Henrietta Neale was originally from London before settling in Northampton with her mother and sisters. She became a Baptist prose writer, hymn writer for children, school teacher, and diarist, first in Northampton and then at Luton, where she conducted a school. John Ryland, Jr., Neale’s minister for many years in Northampton, notes in his Preface (dated April 11, 1803) to Experimental Religion Delineated in a Selection from the Diary of the late Miss H. Neale, author of ‘Sacred History in Familiar Dialogues (1803) that “religious truth is suited, above every thing else, not only to affect the heart in some degree, but to produce the strongest emotions which can be felt by the human mind. Yea, even upon rational principles, we might strongly argue that if the discoveries of revelation be cordially believed, and fully realized, they must have such effects (v-vi). Ryland writes that the extracts from her [Henrietta’s] diary “contain a modern sample of true scriptural experience” (xvi). A “Memoir” of Neale by Samuel Greatheed, the Independent minister at Newport Pagnell, appeared in the Evangelical Magazine in December 1802 and was reprinted, along with Ryland’s “Preface,” in Experimental Religion. Other information on Neale also appeared in the obituary for her sister, Mrs. Elizabeth Ann Chase, which appeared the in Evangelical Magazine in October 1798. Her two title pages to the right demonstrate her allegiance to her Baptist faith, since most of the sellers were Baptists themselves.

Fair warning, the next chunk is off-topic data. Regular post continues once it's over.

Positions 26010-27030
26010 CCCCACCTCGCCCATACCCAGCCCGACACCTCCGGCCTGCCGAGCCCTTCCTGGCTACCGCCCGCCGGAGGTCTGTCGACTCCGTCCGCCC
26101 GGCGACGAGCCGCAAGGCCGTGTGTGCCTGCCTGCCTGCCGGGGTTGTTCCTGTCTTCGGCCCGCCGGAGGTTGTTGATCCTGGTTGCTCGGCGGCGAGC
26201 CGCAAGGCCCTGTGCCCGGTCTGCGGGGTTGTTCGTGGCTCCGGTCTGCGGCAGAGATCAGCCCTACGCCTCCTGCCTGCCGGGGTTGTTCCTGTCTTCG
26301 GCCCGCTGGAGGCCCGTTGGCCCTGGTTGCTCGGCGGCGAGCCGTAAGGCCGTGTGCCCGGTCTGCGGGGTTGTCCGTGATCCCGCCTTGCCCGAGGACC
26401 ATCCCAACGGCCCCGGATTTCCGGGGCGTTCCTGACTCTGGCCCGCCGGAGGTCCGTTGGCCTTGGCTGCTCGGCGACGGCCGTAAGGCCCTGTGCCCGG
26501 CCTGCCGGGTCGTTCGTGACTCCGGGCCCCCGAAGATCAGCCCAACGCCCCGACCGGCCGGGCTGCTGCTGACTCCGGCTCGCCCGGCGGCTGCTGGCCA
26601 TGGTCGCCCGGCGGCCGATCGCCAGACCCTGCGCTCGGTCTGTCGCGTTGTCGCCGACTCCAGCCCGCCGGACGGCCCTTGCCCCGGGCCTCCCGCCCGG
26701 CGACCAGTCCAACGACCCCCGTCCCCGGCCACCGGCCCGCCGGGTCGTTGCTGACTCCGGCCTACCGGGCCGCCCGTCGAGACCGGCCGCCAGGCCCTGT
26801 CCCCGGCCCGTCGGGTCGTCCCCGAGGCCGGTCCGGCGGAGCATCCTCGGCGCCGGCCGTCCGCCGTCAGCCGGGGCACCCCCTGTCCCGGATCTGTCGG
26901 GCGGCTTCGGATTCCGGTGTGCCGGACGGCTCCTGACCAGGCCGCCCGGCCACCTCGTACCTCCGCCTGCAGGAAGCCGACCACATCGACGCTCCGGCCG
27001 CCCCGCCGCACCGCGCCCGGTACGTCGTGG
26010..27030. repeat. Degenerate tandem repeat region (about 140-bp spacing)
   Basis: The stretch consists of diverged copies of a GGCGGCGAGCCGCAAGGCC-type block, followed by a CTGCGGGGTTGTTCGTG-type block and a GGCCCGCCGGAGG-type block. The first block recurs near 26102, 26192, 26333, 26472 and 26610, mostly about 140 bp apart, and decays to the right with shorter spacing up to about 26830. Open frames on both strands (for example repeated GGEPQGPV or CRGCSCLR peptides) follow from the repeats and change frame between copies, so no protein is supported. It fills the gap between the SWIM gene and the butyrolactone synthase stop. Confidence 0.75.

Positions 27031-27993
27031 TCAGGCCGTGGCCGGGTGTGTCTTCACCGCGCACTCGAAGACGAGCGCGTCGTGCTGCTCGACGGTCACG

Neale began her diary when she was sixteen, during her time in Northampton under the ministry of Ryland, Jr, and continued her diary into the mid-1790s after her removal to Luton. Her diary exhibits the same intensity that Jonathan Edwards possessed in looking awry at the world: “I see so much beauty in Christ, that I long to be with him. Had I the wings of a dove, I would flee away. Ah, death, thou art my friend! Thou wilt unbarthis prison, and set my spirit free. Oh my Jesus, I wish to live, to honour thee on earth; but I long to die, to enjoy thee to the full!” (25). In 1789 Neale moved to Luton, where they joined her sister in worshiping at the local Baptist church. Her first publication, Amusement Hall; or An Easy Introduction to the Attainment of Useful Knowledge. By a Lady, appeared in 1794 (published in London and Ireland) in 1797 an American edition appeared. Her Sacred History in Familiar Dialogues was published in 1796 in three vols (see the review in the Evangelical Magazine for February 1796). In 1797 she published Britannus and Africus; or, an Attempt to Instruct the Untutored Mind in the Principles of Christianity; in a Course of Conversations, supposed to take place between the Companion of a Missionary and a Native of Africa (see the review in the Evangelical Magazine, May 1797) and a fourth volume titled A Companion to the Sacred History: Containing Select Hymns of the Historical Parts of Scripture, in two books (1797), the latter volume employing letters, not dialogues. During the summer of 1802, Henrietta contracted a fever while on vacation at Brighthelmstone. She returned to Luton on July 14th hoping to recover, but her fever proved fatal. She died on July 21, 1802. Greatheed closed his “Memoir” with these words: “May an example, which displayed so happy an union of humility and meekness, with the most lively zeal, and most active benevolence, obtain, as [it deserves, the practical regard of all our readers! And, especially, may female christians, in proportion to the ability with which they are endowed, follow her as she followed Christ, in unwearied exertions for the spiritual and the temporal benefit of fellow-mortals! (35-36).